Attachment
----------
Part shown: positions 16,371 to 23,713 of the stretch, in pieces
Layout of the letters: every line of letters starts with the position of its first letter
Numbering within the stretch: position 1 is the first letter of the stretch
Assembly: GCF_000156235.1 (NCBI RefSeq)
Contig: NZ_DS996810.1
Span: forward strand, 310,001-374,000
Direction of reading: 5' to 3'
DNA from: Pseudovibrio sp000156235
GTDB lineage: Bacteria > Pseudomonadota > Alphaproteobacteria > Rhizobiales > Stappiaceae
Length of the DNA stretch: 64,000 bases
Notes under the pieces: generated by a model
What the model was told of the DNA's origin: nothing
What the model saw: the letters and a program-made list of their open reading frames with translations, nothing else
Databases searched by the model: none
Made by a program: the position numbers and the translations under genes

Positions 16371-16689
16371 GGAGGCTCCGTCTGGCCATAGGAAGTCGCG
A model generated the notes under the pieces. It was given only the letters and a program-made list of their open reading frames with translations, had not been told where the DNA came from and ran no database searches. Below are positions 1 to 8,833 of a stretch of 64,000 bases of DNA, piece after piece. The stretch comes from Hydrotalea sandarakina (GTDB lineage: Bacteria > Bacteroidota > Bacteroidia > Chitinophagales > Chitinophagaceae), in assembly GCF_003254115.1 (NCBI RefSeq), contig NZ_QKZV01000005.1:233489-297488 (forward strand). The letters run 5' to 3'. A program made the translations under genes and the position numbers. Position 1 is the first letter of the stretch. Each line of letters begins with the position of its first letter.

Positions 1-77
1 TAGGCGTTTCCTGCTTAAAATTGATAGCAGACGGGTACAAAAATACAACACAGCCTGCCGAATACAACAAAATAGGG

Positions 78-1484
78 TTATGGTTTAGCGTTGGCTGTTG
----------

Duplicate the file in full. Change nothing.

Part shown: positions 16,371 to 23,713 of the stretch, in pieces
Layout of the letters: every line of letters starts with the position of its first letter
Numbering within the stretch: position 1 is the first letter of the stretch
Assembly: GCF_000156235.1 (NCBI RefSeq)
Contig: NZ_DS996810.1
Span: forward strand, 310,001-374,000
Direction of reading: 5' to 3'
DNA from: Pseudovibrio sp000156235
GTDB lineage: Bacteria > Pseudomonadota > Alphaproteobacteria > Rhizobiales > Stappiaceae
Length of the DNA stretch: 64,000 bases
Notes under the pieces: generated by a model
What the model was told of the DNA's origin: nothing
What the model saw: the letters and a program-made list of their open reading frames with translations, nothing else
Databases searched by the model: none
Made by a program: the position numbers and the translations under genes

Positions 16371-16689
16371 GGAGGCTCCGTCTGGCCATAGGAAGTCGCG
A model generated the notes under the pieces. It was given only the letters and a program-made list of their open reading frames with translations, had not been told where the DNA came from and ran no database searches. Below are positions 1 to 8,833 of a stretch of 64,000 bases of DNA, piece after piece. The stretch comes from Hydrotalea sandarakina (GTDB lineage: Bacteria > Bacteroidota > Bacteroidia > Chitinophagales > Chitinophagaceae), in assembly GCF_003254115.1 (NCBI RefSeq), contig NZ_QKZV01000005.1:233489-297488 (forward strand). The letters run 5' to 3'. A program made the translations under genes and the position numbers. Position 1 is the first letter of the stretch. Each line of letters begins with the position of its first letter.

Positions 1-77
1 TAGGCGTTTCCTGCTTAAAATTGATAGCAGACGGGTACAAAAATACAACACAGCCTGCCGAATACAACAAAATAGGG

Positions 78-1484
78 TTATGGTTTAGCGTTGGCTGTTG